SF supes OK $100K for lesbian ex-cop

  • by Seth Hemmelgarn
  • Wednesday January 24, 2018
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The San Francisco Board of Supervisors on Tuesday approved settling a lawsuit by a lesbian former police officer for $100,000.

Patricia Burley filed her complaint against the city and former police Chief Greg Suhr in 2016, claiming that Suhr had forced her to retire after she alleged publicly that another officer had embezzled money from the LGBT police officers Pride Alliance.

Burley was an officer with the San Francisco Police Department for about 22 years. Around the time she'd filed a pre-lawsuit claim against the city, she told the Bay Area Reporter, "Having to do the right thing isn't easy," and she felt "betrayed."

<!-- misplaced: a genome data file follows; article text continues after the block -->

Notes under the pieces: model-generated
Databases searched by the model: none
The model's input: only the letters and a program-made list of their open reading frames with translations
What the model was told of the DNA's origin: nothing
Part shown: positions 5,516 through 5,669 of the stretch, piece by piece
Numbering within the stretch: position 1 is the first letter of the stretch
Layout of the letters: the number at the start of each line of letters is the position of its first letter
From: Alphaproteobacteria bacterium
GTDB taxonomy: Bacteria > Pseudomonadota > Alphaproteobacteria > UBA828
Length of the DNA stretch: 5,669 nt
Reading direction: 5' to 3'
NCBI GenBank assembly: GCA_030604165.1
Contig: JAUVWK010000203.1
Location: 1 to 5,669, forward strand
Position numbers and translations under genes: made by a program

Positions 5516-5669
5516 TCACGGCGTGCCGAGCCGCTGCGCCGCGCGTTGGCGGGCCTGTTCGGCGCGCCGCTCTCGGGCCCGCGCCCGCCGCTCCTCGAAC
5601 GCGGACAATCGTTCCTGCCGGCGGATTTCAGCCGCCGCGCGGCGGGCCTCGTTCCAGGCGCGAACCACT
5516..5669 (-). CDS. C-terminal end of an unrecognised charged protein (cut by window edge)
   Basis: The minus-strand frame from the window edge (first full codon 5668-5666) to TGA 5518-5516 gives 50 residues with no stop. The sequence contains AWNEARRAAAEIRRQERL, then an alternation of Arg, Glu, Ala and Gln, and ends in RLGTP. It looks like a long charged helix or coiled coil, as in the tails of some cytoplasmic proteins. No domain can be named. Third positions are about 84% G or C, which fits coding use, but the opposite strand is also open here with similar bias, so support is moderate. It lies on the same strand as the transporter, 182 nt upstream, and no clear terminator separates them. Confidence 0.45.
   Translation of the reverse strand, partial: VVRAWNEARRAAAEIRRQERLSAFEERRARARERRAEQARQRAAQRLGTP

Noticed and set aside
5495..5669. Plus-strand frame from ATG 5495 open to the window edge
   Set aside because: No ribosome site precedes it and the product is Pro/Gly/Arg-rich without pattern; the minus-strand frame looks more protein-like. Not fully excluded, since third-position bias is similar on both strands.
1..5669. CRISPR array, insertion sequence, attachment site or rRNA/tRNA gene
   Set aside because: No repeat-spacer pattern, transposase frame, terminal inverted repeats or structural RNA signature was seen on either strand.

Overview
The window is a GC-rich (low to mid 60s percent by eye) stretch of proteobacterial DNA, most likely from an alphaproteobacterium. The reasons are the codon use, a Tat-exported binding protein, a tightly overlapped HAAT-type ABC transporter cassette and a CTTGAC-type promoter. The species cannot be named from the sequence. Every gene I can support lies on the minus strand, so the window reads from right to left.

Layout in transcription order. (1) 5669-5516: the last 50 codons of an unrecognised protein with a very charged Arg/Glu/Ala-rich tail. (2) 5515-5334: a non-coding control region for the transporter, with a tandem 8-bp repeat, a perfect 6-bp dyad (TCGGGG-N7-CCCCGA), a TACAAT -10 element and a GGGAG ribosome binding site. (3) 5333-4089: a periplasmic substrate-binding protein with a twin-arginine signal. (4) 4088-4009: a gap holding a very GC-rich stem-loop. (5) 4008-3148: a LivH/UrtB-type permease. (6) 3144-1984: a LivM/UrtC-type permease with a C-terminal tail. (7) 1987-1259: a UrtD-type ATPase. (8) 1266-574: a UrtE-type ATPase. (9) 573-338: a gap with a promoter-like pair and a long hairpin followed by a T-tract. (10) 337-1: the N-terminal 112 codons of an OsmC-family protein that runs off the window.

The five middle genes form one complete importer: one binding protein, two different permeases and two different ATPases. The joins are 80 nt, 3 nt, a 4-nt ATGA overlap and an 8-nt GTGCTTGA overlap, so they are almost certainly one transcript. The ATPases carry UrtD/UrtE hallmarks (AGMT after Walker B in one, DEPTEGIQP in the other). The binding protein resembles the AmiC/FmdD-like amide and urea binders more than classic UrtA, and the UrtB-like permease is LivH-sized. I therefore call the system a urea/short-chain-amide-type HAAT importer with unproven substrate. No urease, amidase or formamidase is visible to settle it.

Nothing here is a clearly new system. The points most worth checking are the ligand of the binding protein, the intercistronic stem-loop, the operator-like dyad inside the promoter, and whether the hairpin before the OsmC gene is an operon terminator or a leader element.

"My career ended before I would have chosen it to, all for doing what I was sworn to do - report crimes and have a high moral compass," said Burley, who was 54 at the time. "It makes me sad."

Former Officer Michael Evans, a gay man, was accused of stealing more than $16,000 from the alliance when he was the group's treasurer. He eventually pleaded guilty to misdemeanor grand theft, and a judge sentenced him in 2016 to serve 160 hours of community service and three years probation.

In a September 2014 memo she wrote to a sergeant, who apparently was in the SFPD's Internal Affairs Division, Burley, who was then the alliance's vice president, said an audit of the group's finances had revealed "discrepancies" from the time Evans was the group's treasurer. Her memo says the review covered 2012 and 2013, but it's not clear from the document if Evans was the treasurer for that entire period.

According to the memo, there were "indications that funds were used for hotels, clubs, and car rentals in Las Vegas as well as online tuition payments that were in no way connected with Pride Alliance business or activities."